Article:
Q Learning

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When feedback is provided, it might be long time after the fateful decision has been made. In reality, the feedback is likely to be the result of a large number of prior decisions, taken amid a shifting, uncertain environment. Unlike supervised learning, there are no correct input/output pairs, so suboptimal actions are not explicitly corrected, wrong actions just decrease the corresponding value in the Q-table, meaning there’s less chance choosing the same action should the same state be encountered again. Quora | Jaron Collis

  • Learning Rate: The learning rate or step size determines to what extent newly acquired information overrides old information. A factor of 0 makes the agent learn nothing (exclusively exploiting prior knowledge), while a factor of 1 makes the agent consider only the most recent information (ignoring prior knowledge to explore possibilities).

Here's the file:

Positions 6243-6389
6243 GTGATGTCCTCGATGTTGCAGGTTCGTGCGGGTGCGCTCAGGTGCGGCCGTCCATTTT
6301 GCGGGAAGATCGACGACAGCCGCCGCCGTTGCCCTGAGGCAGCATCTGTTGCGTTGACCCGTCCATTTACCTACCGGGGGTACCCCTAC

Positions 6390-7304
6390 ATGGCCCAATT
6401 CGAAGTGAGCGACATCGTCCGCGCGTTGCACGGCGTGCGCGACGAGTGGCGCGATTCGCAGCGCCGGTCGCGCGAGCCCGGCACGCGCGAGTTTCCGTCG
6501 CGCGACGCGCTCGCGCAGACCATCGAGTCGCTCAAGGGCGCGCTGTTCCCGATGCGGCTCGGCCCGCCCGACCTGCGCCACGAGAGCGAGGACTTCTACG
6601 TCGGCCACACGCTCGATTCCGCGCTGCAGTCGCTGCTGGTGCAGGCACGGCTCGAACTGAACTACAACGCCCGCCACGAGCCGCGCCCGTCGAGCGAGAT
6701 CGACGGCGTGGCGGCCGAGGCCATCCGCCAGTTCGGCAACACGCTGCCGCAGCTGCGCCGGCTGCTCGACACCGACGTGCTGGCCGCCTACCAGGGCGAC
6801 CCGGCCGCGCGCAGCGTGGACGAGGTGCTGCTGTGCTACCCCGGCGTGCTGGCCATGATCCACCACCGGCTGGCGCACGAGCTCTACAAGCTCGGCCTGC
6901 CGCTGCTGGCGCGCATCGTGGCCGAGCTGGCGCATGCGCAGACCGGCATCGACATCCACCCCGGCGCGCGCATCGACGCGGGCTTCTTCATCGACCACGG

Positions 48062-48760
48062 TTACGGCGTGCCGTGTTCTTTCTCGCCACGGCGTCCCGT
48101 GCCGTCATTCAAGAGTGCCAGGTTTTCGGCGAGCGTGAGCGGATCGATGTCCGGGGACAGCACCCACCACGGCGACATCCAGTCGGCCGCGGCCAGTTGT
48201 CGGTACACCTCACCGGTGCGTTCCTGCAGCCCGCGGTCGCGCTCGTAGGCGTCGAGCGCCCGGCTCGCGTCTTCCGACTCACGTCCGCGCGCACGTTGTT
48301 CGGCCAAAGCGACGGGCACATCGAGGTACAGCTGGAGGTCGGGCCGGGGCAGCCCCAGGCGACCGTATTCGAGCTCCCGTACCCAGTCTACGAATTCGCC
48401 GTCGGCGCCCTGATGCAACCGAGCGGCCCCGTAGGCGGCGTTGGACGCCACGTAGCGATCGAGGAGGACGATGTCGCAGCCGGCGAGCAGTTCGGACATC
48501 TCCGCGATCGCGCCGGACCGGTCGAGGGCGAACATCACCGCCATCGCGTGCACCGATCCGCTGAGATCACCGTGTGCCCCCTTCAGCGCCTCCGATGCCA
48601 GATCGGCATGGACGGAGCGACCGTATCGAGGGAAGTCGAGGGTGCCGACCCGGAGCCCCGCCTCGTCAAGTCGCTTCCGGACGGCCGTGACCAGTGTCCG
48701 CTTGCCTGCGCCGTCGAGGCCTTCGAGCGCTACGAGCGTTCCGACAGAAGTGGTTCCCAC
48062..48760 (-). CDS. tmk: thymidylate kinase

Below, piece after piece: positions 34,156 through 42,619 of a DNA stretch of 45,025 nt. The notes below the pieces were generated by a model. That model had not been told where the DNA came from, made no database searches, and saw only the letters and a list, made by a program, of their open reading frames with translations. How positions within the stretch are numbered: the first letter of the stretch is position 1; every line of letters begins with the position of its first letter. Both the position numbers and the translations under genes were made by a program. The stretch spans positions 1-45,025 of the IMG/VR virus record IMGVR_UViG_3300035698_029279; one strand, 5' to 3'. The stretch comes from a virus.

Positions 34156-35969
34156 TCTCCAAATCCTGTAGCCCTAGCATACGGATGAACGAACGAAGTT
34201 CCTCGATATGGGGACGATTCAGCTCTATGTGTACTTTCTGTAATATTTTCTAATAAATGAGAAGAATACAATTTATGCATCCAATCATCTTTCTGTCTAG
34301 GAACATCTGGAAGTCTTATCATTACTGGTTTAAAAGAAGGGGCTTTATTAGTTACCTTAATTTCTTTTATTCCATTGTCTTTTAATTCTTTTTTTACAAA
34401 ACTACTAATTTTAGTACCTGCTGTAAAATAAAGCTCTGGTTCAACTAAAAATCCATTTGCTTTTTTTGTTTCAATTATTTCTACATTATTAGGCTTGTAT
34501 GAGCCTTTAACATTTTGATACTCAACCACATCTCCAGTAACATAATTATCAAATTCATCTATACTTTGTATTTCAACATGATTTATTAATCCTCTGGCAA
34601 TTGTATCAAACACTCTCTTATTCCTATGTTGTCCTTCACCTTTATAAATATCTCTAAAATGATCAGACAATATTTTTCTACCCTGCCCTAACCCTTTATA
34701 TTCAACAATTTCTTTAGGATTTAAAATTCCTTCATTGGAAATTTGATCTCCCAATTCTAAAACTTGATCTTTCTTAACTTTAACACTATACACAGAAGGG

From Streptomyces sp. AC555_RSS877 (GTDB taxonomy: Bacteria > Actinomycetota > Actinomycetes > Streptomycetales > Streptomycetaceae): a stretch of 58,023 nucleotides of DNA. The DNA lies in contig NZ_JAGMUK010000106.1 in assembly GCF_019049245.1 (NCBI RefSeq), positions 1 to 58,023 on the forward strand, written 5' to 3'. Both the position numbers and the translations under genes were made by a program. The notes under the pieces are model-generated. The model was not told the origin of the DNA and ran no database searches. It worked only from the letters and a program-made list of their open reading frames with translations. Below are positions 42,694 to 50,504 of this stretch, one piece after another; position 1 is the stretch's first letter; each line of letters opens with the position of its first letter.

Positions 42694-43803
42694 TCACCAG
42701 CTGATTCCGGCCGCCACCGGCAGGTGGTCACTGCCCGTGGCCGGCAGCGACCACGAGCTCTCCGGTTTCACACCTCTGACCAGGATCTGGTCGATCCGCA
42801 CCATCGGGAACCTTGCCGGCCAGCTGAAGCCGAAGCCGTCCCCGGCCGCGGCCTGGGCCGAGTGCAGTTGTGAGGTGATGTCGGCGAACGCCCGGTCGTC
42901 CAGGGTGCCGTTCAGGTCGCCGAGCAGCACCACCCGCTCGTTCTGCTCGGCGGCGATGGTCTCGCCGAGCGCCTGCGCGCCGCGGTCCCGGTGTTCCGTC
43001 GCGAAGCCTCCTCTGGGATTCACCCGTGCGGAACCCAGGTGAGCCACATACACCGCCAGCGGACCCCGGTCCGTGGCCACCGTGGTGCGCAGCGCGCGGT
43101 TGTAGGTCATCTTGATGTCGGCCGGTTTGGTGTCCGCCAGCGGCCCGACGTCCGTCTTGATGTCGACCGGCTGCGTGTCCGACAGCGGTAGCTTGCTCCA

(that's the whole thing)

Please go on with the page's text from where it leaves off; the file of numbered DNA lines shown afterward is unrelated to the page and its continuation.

• Discount factor: The discount factor {\displaystyle \gamma } \gamma determines the importance of future rewards. A factor of 0 will make the agent "myopic" (or short-sighted) by only considering current rewards, i.e. {\displaystyle r_{t}} r_{t} (in the update rule above), while a factor approaching 1 will make it strive for a long-term high reward. If the discount factor meets or exceeds 1, the action values may diverge.
  • Initial conditions (Q0): Since Q-learning is an iterative algorithm, it implicitly assumes an initial condition before the first update occurs. High initial values, also known as "optimistic initial conditions",[7] can encourage exploration: no matter what action is selected, the update rule will cause it to have lower values than the other alternative, thus increasing their choice probability. The first reward {\displaystyle r} r can be used to reset the initial conditions.